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HD media future may be Blu, but it's not rosy

Blu-ray demand low despite format war win

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Analysis Sales of Blu-ray Disc players have not benefitted from the end of the format war, it seems. This week US retail market watcher NPD said player sales grew just two per cent in the month after Toshiba tossed in the towel.

The Japanese giant's decision to abandon HD DVD came on 19 February. That month, NPD said, Blu-ray Disc player sales fell 40 per cent when compared to January's total. In March, sales rose, but only by that two per cent figure.

It's important to note that these are standalone player sales - the figures don't include PlayStation 3 sales. Associated Press notes that Sony sold 257,120 PS3s in the US in March. While that's double the number sold in March 2007, it's not clear to what extent these consoles are being used as BD players, whether occasionally or consistently.

According to US Home Media Magazine, which cited Nielsen VideoScan sales figures, Blu-ray Disc disc sale volumes were up 351 per cent during Q1 when compared to Q1 2007's total. That sounds good, but let's look at the numbers more closely.

In the US, disc shipments were up 2.6 per cent year on year, rising from around 226m units in Q1 2008 to 232m in Q1 2008, HMM said. This was despite a 1.2 per cent drop in DVD shipments over the same timeframe. So Blu-ray and HD DVD shipments not only increase year on year, they more that compensated for falling DVD demand.

If all the 226m units sold in Q1 2007 were DVDs, that means some 223m DVDs shipped in Q1 2008. Take that from 232m and you have Q1 2008 unit shipments of HD media reaching a shade under 9m units.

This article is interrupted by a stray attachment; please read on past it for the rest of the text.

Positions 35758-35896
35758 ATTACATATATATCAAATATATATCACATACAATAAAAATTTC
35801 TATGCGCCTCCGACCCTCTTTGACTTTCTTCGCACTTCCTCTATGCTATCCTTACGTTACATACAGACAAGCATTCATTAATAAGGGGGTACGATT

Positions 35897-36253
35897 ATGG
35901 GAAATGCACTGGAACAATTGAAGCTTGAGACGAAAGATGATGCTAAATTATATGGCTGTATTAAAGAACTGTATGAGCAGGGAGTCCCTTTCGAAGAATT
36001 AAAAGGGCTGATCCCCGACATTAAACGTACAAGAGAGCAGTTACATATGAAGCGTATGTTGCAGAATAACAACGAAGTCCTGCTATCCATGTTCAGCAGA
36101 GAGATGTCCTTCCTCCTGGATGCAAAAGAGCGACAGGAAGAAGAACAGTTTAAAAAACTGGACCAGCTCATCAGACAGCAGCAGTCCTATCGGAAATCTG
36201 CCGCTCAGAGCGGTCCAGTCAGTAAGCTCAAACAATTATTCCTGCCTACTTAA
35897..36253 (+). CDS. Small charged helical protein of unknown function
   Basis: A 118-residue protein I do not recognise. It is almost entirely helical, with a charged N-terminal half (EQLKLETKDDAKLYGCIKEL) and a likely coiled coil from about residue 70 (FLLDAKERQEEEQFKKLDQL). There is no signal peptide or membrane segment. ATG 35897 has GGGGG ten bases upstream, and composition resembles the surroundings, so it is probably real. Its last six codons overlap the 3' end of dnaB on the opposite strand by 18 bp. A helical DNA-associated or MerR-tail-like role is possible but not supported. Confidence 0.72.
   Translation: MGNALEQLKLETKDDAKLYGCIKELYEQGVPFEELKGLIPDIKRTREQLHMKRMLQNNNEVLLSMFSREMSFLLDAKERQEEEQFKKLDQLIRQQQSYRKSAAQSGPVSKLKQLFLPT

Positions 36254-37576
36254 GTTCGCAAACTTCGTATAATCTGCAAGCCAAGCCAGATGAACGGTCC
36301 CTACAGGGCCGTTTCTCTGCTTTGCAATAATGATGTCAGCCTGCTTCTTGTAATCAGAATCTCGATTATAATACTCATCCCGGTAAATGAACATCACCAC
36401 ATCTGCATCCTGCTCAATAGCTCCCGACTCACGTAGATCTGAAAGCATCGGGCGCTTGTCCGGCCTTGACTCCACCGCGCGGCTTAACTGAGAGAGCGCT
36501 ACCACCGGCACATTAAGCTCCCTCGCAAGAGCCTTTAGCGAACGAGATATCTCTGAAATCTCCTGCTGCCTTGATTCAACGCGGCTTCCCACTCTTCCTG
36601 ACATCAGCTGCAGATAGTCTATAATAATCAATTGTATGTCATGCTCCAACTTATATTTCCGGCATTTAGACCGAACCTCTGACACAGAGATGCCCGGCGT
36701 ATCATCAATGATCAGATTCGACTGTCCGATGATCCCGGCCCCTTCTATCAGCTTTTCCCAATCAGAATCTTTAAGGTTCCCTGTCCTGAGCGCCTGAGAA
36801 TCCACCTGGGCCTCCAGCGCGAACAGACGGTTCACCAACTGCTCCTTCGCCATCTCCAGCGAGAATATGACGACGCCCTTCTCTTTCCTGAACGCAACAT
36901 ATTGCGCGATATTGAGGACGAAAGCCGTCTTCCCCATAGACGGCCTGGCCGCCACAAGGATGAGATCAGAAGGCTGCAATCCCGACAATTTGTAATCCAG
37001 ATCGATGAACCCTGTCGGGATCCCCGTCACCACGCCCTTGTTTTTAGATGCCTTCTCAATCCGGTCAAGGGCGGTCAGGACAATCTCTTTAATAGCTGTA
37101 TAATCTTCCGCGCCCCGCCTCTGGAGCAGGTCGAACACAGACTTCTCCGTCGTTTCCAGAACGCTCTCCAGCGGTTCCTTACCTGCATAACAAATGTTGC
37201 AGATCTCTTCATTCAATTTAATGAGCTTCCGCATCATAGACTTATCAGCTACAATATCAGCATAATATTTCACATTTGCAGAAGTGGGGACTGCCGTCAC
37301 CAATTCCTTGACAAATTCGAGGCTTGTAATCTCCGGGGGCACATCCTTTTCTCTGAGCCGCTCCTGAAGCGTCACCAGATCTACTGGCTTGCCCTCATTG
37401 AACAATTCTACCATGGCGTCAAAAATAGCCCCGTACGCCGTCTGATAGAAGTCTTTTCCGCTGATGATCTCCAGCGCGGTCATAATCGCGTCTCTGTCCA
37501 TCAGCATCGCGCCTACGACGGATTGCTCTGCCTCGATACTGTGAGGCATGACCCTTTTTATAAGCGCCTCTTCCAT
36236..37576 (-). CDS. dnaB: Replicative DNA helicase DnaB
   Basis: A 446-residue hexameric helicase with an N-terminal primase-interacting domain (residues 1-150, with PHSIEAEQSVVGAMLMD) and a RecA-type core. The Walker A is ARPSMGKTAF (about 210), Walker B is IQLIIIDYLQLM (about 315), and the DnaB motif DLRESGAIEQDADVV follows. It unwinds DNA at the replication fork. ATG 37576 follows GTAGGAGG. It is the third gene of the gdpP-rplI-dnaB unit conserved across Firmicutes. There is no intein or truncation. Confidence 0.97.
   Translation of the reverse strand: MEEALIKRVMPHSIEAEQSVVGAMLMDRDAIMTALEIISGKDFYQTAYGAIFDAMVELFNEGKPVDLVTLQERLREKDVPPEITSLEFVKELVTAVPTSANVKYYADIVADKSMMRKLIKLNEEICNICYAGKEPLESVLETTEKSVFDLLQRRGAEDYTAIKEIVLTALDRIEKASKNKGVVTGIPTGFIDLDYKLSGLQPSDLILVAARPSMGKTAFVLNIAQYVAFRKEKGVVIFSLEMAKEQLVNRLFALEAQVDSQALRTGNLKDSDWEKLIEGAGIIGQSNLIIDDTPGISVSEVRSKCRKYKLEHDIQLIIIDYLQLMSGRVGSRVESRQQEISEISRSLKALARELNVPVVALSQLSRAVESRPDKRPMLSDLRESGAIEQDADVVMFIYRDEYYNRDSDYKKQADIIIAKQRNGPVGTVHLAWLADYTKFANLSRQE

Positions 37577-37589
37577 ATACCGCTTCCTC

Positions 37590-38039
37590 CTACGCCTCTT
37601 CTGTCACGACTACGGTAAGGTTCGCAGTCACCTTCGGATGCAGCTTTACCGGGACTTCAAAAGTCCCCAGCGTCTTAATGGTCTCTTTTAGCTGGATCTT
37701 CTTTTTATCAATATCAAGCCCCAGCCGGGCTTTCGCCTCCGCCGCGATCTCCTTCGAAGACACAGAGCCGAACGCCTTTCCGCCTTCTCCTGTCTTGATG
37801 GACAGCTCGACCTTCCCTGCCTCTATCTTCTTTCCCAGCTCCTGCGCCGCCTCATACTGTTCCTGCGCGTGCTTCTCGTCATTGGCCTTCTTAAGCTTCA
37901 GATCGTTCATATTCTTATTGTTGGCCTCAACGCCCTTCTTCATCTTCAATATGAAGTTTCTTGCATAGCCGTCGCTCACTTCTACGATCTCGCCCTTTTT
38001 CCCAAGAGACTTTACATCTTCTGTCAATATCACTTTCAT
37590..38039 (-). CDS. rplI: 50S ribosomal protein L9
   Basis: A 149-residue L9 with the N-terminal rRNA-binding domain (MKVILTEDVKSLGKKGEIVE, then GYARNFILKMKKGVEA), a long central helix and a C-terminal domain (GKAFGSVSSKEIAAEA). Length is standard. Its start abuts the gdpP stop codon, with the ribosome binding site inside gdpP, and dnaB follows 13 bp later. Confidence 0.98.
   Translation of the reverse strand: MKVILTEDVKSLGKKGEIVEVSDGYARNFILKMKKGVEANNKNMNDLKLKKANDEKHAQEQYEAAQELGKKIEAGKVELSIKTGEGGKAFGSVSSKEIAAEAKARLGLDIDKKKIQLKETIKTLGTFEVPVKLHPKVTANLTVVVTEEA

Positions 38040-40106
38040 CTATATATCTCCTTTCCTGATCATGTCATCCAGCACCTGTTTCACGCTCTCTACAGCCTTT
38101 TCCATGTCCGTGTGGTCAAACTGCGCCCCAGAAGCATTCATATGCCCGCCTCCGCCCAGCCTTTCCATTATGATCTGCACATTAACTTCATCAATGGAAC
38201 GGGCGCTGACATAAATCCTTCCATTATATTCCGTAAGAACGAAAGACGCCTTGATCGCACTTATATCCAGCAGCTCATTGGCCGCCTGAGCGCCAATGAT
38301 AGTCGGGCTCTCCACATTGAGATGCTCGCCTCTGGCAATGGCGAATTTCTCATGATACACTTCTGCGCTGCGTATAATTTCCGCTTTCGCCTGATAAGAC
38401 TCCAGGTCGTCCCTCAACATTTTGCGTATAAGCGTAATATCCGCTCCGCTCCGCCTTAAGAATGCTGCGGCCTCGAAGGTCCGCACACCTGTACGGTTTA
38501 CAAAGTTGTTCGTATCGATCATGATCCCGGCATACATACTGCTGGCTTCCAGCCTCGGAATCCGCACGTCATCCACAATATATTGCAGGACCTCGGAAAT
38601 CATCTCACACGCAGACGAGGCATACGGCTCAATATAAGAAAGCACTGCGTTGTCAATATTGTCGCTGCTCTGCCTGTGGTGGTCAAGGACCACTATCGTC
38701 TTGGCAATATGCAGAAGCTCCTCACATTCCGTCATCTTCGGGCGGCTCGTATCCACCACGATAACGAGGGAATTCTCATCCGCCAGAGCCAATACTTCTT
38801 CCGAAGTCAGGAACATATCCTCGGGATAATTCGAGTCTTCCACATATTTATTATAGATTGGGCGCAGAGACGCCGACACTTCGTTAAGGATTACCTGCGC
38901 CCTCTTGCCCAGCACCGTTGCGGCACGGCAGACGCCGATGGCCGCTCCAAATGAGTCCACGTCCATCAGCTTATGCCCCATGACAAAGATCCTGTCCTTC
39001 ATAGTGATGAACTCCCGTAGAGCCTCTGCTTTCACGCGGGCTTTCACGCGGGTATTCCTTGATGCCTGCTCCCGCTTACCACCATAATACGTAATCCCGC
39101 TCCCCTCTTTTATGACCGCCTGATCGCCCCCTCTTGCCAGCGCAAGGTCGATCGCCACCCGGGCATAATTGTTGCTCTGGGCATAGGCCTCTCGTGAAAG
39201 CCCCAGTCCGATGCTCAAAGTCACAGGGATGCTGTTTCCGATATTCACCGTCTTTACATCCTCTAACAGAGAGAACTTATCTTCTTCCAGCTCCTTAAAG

That's still only four per cent of the total, no matter how much bigger the figure is than Q1 2007's sales. We'd estimate that around 75 per cent of those HD disc sales were Blu-ray, given historical sales patterns, which is roughly 6.8m units.

That's over three months. It's wrong to say that means 2.3m BDs were sold during each month of the quarter, but we'll take that as a worst-case scenario. That means, on average, everyone who bought a PS3 in March also bought nine BDs. Which doesn't sound bad - until you factor in all the other owners of BD-capable kit.

At the end of 2007, it's estimated there were 3.5m devices capable of BD playback in US homes, according to Bernstein Research analyst Michael Nathanson. If no new Blu-ray hardware was sold in Q1 2008, those pre-existing owners acquired, on average, just 0.67 BDs each in Q1 2008. Since there were new Blu-ray hardware sales, the real discs-per-owner figure will be rather lower than that as the same number of discs are spread out over a greater number of players.

All of which indicates that, in Q1 at least, HD sales were not great. That's not a reason not to buy in to Blu-ray, of course. There are plenty of movies to buy, and many more coming. But it does indicate that consumers as a whole are not clamouring for HD content.

While it was easy in the past to blame that on the format war, unless Q2 numbers show otherwise, it's clear US consumers have yet to be persuaded of the benefits of going to Blu-ray, particularly while prices remain high. Even the cheapest BD system, the PS3, doesn't seem to be drawing consumers to HD media.

Incidentally, the PS3 is also the most Blu-compatible box in that it supports the greatest range of the format's features. Until the Blu-ray camp really nails down the specification, so that buyers can be certain a purchase will play all of a given disc's content, the BD-backing vendors are doing themselves no favours.

Meanwhile, if the US economy does indeed go into recession, as some economists fear, consumer support for HD media is even less certain.

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